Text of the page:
H. R. 34—187 (2) NON-FEDERAL MEMBERS.—The Committee shall also include not less than 14 non-Federal public members appointed by the Secretary of Health and Human Services, of which— (A) at least 2 members shall be an individual who has received treatment for a diagnosis of a serious mental illness; (B) at least 1 member shall be a parent or legal guardian of an adult with a history of a serious mental illness or a child with a history of a serious emotional disturbance; (C) at least 1 member shall be a representative of a leading research, advocacy, or service organization for adults with a serious mental illness; (D) at least 2 members shall be— (i) a licensed psychiatrist with experience in treating serious mental illnesses; (ii) a licensed psychologist with experience in treating serious mental illnesses or serious emotional disturbances; (iii) a licensed clinical social worker with experience treating serious mental illnesses or serious emotional disturbances; or (iv) a licensed psychiatric nurse, nurse practitioner, or physician assistant with experience in treating serious mental illnesses or serious emotional disturbances; (E) at least 1 member shall be a licensed mental health professional with a specialty in treating children and adolescents with a serious emotional disturbance; (F) at least 1 member shall be a mental health professional who has research or clinical mental health experience in working with minorities; (G) at least 1 member shall be a mental health professional who has research or clinical mental health experience in working with medically underserved populations; (H) at least 1 member shall be a State certified mental health peer support specialist; (I) at least 1 member shall be a judge with experience in adjudicating cases related to criminal justice or serious mental illness; (J) at least 1 member shall be a law enforcement officer or corrections officer with extensive experience in interfacing with adults with a serious mental illness, children with a serious emotional disturbance, or individuals in a mental health crisis; and (K) at least 1 member shall have experience providing services for homeless individuals and working with adults with a serious mental illness, children with a serious emotional disturbance, or individuals in a mental health crisis. (3) TERMS.—A member of the Committee appointed under subsection (e)(2) shall serve for a term of 3 years, and may be reappointed for 1 or more additional 3-year terms. Any member appointed to fill a vacancy for an unexpired term shall be appointed for the remainder of such term. A member may serve after the expiration of the member’s term until a successor has been appointed.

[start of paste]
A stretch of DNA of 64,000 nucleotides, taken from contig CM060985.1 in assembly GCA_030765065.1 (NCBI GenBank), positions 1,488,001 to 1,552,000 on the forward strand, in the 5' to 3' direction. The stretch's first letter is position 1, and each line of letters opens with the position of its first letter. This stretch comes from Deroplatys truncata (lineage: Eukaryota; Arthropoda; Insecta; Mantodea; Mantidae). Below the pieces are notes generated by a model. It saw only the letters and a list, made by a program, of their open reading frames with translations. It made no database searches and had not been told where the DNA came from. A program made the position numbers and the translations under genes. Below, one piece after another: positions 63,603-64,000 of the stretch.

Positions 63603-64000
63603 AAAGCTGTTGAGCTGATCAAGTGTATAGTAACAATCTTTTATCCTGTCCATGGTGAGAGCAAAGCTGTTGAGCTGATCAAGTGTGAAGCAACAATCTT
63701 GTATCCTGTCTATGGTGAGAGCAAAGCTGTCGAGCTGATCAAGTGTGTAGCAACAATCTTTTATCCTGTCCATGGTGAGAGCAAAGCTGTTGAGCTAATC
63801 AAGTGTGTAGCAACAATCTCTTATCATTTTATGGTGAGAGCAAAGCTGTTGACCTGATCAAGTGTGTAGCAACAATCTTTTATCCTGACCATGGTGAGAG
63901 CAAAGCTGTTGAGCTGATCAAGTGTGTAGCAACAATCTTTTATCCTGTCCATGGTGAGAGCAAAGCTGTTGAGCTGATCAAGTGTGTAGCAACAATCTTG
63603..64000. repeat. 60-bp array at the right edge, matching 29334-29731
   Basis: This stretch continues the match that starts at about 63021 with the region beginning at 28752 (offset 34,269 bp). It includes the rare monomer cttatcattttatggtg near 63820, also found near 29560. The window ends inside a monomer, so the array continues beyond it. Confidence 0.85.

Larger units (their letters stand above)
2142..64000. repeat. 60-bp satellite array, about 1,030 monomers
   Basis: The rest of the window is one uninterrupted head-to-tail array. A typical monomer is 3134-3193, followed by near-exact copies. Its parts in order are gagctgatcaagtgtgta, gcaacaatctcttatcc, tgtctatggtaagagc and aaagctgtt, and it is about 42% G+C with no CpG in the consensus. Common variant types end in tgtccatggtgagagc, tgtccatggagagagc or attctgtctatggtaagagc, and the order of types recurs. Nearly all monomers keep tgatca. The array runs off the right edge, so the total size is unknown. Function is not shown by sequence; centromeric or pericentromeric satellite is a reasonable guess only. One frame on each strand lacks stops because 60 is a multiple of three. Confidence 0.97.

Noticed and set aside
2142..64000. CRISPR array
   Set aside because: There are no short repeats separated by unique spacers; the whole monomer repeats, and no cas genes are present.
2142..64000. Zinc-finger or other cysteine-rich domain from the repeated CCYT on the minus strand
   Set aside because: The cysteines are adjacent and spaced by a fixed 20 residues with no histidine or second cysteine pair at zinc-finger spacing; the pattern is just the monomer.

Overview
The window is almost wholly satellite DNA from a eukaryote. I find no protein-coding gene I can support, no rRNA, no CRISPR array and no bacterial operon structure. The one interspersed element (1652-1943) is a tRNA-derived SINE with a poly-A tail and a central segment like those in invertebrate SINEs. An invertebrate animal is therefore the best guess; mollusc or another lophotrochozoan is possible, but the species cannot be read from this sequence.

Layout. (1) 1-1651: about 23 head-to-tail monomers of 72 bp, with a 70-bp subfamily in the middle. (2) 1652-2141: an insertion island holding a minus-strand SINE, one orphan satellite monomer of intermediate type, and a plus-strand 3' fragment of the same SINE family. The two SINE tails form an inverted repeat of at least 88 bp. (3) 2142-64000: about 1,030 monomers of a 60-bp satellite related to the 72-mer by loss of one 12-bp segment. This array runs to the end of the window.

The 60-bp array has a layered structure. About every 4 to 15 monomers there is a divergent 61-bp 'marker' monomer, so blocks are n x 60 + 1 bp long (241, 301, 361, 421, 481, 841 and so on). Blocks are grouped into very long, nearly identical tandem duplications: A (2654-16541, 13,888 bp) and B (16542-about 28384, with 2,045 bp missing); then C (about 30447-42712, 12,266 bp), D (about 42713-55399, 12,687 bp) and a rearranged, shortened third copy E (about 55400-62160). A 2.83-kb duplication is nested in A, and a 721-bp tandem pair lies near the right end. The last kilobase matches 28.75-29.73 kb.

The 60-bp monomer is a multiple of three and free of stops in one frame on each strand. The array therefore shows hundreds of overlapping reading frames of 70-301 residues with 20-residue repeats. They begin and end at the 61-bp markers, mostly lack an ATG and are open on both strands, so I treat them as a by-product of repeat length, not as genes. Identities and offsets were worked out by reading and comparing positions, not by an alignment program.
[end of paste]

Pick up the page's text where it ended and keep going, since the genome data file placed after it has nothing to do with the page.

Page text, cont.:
H. R. 34—188 (f) WORKING GROUPS.—In carrying out its functions, the Committee may establish working groups. Such working groups shall be composed of Committee members, or their designees, and may hold such meetings as are necessary. (g) SUNSET.—The Committee shall terminate on the date that is 6 years after the date on which the Committee is established under subsection (a)(1).

TITLE VII—ENSURING MENTAL AND SUBSTANCE USE DISORDERS PREVENTION, TREATMENT, AND RECOVERY PROGRAMS KEEP PACE WITH SCIENCE AND TECHNOLOGY SEC. 7001. ENCOURAGING INNOVATION AND EVIDENCE-BASED PROGRAMS.

Title V of the Public Health Service Act (42 U.S.C. 290aa et seq.) is amended by inserting after section 501 (42 U.S.C. 290aa) the following: ‘‘SEC. 501A. NATIONAL MENTAL HEALTH AND SUBSTANCE USE POLICY LABORATORY.